Tick spit is an impressive feat of nature and has huge potential for medicine thanks to its naturally occurring proteins.
For the first time ever, scientists have made the anti-inflammatory evasin proteins found in tick saliva, which offers a promising step forward in therapeutic treatments.
Their findings were published in the Proceedings of the National Academy of Sciences (PNAS) on Wednesday.
We usually don't notice ticks burrowed under our skin for days
Evasins, the proteins found in ticks, suppress another class of proteins when in the human blood. This is the main reason why when we're bitten by a tick, we usually don't notice it for a few days. Scientists have been looking to see how they can use this type of protein in medicine.
"Ticks have a terrible reputation – they are not very nice to look at, need to suck blood to survive and are responsible for transmitting bacteria that cause severe diseases, such as Lyme disease in humans," said Professor Richard Payne in the School of Chemistry.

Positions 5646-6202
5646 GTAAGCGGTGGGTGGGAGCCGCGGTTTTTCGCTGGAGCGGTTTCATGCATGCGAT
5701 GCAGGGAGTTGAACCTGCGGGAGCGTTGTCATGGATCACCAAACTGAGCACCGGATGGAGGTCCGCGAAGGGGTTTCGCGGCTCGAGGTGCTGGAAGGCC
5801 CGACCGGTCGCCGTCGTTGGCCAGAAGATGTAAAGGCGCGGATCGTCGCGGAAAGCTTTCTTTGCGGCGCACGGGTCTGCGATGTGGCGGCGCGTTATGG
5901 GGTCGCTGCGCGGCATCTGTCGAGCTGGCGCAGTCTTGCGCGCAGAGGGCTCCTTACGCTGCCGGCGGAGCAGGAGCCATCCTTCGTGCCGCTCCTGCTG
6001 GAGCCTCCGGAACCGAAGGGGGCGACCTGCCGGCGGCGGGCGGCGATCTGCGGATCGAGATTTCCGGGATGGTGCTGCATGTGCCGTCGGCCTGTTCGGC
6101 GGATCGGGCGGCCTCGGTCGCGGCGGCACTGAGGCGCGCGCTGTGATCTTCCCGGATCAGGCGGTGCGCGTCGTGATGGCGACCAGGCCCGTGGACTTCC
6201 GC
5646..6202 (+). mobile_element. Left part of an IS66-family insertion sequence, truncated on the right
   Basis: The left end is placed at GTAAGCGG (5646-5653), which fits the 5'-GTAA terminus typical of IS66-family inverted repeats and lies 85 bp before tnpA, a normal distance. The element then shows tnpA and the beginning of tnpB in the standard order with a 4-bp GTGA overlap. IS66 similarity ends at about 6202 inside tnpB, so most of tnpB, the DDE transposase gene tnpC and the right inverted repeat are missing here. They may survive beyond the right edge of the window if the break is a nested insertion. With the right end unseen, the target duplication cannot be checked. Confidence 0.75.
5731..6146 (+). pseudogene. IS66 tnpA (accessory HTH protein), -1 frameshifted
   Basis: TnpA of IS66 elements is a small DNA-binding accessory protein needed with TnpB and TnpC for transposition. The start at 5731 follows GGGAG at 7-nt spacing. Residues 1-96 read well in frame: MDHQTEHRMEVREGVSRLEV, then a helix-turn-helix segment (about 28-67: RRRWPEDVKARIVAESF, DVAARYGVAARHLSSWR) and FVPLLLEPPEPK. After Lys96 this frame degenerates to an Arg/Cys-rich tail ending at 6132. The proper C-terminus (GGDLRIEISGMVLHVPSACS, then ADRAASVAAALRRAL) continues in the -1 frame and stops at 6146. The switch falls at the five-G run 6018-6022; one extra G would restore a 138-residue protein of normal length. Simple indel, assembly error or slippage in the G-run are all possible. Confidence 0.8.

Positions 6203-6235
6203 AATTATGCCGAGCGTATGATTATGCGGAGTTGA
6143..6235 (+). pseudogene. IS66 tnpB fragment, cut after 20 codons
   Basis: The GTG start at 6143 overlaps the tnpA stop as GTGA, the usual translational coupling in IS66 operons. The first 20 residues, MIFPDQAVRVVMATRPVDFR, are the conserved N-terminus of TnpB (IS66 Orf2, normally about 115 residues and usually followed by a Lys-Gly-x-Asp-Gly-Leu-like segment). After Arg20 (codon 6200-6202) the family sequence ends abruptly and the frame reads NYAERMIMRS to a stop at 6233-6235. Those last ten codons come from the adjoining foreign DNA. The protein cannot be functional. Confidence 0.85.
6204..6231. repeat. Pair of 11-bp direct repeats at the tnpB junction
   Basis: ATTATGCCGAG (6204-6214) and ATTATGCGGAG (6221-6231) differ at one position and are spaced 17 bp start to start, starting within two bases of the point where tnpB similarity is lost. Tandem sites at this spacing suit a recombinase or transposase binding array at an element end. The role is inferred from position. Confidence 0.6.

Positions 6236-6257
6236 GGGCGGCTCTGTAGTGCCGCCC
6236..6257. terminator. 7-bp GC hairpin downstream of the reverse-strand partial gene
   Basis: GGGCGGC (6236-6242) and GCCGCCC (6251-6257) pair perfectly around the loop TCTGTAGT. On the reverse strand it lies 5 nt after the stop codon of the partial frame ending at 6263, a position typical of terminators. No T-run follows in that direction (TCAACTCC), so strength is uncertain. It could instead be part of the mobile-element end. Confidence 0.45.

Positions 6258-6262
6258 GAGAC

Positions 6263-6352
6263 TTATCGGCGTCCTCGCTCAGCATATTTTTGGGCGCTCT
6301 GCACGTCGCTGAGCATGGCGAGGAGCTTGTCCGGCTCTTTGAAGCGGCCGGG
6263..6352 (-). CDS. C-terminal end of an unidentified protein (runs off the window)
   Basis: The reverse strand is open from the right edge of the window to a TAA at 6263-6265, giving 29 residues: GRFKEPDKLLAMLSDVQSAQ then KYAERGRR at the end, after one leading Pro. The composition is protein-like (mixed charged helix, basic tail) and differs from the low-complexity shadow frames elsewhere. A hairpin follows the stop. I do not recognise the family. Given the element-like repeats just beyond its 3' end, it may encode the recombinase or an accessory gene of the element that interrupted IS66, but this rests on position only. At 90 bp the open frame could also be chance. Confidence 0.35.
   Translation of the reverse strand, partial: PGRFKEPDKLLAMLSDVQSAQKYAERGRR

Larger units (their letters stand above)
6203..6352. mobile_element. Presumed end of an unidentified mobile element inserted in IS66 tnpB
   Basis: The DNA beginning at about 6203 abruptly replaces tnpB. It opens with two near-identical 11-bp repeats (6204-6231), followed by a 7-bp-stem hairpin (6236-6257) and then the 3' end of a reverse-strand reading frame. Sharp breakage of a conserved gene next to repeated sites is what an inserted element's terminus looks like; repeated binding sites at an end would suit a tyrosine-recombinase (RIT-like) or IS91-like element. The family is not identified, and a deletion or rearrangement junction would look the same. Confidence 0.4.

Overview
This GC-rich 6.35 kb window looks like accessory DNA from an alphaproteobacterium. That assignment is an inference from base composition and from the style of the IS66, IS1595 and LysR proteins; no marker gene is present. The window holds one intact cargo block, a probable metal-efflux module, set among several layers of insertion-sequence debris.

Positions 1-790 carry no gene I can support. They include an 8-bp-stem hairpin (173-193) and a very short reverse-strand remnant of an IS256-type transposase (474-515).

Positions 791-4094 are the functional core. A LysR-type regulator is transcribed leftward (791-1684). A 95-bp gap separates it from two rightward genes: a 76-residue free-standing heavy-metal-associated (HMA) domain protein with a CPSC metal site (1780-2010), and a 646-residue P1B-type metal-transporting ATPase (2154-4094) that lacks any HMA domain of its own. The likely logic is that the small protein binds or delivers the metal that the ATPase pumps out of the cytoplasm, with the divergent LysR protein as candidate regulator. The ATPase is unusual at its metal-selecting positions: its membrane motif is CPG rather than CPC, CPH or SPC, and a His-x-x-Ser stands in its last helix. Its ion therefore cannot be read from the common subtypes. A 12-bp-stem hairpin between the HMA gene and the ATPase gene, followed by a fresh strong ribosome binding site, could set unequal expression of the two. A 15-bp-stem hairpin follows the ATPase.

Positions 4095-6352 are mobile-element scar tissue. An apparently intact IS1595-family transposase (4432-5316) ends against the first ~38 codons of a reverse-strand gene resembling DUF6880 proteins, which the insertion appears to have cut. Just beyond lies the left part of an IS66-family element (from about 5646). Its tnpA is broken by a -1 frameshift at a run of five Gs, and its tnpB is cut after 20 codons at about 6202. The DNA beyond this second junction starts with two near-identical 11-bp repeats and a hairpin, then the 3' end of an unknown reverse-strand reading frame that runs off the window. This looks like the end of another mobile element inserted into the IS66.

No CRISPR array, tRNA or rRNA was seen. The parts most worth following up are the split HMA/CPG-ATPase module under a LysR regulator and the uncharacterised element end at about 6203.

"However, to a medicinal chemist, ticks are amazing creatures."
When ticks burrow themselves under your skin, they release an anti-inflammatory that blocks chemokines, — that act as transmitters to warn white blood cells to come and help attack a potential disease — which means they go undetected for a short while.
The team at the University of Sydney discovered another important part of the puzzle, that sulfate molecules attached themselves to evasins, which give the proteins an extra kick.
Lead author of the study, Charlotte Franck, said "Armed with this knowledge, evasins could potentially be repurposed to suppress chemokine-driven inflammation in human disease."
Franck continued "We’ve known about evasins in tick spit for more than a decade, but my discovery has shown that the proteins are modified with sulfate groups. It is these modified forms of the protein that provide a massive enhancement in biological activity."
It's a fantastic double discovery, and as Professor Payne said "It is entirely possible that our sulfated tick proteins, or modified variants of them, could find wide application for a number of inflammatory diseases in the future."